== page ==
Impoverished UK families missing out on Christmas meals, bishop warns

(PA)

Food bank volunteers Janette Pasquali, top, and Diana Grant sort cans of food at a food bank in Bromley, south London, Tuesday, October 15, 2013.

There has been a shift in the people suffering from food poverty in Britain today from the homeless to people in work, the Bishop of Derby has warned.

The Right Reverend Alastair Redfern was speaking in a debate in the House of Lords about the cost of living, tabled by Baroness Prosser.

The bishop warned that many families were struggling to cope with rising living costs and that the people needing emergency food handouts were no longer the "normal suspects".

He noted that the city of Derby had seen a hundred per cent increase in the number of people using food banks.

"The shift has moved away from the normal suspects, who are, tragically, homeless people, towards families who are housed, but whose incomes are so low that they cannot feed themselves seven days a week," he said.

"The increased demand has been seen among occasional users who pitch up several times a week in order to secure a proper meal for the family that day."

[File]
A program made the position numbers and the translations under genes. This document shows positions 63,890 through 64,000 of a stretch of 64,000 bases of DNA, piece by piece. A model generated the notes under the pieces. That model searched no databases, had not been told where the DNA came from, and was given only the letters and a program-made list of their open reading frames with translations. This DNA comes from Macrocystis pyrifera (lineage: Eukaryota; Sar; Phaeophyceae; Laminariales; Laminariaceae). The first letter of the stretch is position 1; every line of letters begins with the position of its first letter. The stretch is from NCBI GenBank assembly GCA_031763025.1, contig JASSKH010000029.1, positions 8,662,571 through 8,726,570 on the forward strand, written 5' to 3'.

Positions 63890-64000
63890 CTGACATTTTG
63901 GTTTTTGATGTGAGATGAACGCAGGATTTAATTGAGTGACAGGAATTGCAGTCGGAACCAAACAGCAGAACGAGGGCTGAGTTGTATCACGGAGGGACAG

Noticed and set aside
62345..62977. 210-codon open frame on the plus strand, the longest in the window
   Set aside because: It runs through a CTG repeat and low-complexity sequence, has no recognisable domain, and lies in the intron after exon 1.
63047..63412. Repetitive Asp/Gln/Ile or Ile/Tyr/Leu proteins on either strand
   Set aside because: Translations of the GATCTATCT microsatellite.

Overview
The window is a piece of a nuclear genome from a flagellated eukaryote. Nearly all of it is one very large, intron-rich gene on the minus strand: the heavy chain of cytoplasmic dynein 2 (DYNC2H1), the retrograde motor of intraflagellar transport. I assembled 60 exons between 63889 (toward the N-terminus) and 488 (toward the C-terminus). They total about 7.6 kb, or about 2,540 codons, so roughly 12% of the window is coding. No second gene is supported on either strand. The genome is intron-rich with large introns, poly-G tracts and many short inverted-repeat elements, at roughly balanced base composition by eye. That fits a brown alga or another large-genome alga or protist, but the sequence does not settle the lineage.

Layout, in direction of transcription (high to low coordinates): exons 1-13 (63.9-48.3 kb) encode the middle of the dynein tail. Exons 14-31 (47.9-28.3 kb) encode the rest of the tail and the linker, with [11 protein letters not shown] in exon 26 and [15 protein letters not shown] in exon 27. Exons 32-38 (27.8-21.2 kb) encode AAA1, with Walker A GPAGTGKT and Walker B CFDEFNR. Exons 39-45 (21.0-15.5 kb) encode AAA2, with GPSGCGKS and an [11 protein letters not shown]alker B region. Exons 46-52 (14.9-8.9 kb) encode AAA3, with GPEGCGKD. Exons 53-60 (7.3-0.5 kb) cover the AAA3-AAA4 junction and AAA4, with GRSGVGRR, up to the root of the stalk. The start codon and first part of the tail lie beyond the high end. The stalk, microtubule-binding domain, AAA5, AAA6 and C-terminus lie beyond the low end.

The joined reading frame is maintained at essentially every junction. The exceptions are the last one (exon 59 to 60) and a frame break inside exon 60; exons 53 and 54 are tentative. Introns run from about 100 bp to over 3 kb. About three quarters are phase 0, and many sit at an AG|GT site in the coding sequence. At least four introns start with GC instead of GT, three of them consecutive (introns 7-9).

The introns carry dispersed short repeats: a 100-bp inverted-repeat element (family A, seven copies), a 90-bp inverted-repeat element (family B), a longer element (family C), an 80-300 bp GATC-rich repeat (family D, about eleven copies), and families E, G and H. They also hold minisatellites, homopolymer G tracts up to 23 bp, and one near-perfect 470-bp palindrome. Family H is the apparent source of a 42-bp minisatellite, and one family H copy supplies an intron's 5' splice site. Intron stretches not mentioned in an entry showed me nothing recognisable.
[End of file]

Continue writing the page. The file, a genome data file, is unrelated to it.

One solution to food poverty, he suggested, was to cut down on food waste by redirecting some of the excess food to organisations that could use it to supplement families with stretched budgets.

With the festive season just around the corner, the bishop warned that some families did not have enough money to buy any treats or celebrate the occasion with the traditional Christmas dinner.

"People do not have the wherewithal even to celebrate Christmas in the way most of us would take for granted. There is a real issue here," he said.

He commended churches for stepping in to help people struggling to make ends meet.

St Peter's in Derby, for example, is running a "Christmas Lunch on Jesus" initiative, which is bringing together around 400 volunteers to send a meal out on Christmas Day.

The bishop told how last year the meals were sent to 1,500 families and that this year the project is budgeting for 2,000 families.

However, the bishop admitted that churches and the voluntary sector were "struggling" to cope with the increased number of people needing their help.

He said a more systematic approach was needed to support the provision and security of work.

"It is not just about getting a living wage," he said.

"The experience of trying to be in work is insecure for many people. It is not untypical to tip out of work, get into debt because of having been living at a certain pace, and to run out of food. Churches and other groups try to pick these people up again.

"The problem, however, is that churches and the volunteer sector are struggling with the increased number of people in this situation and finding it harder to make that kind of generous response.

"When we talk about work and a living wage, we have to remember how insecure that is for so many people. Whatever the system is that underlies it, an enormous amount of energy and good will is required of volunteers to help people to cope."

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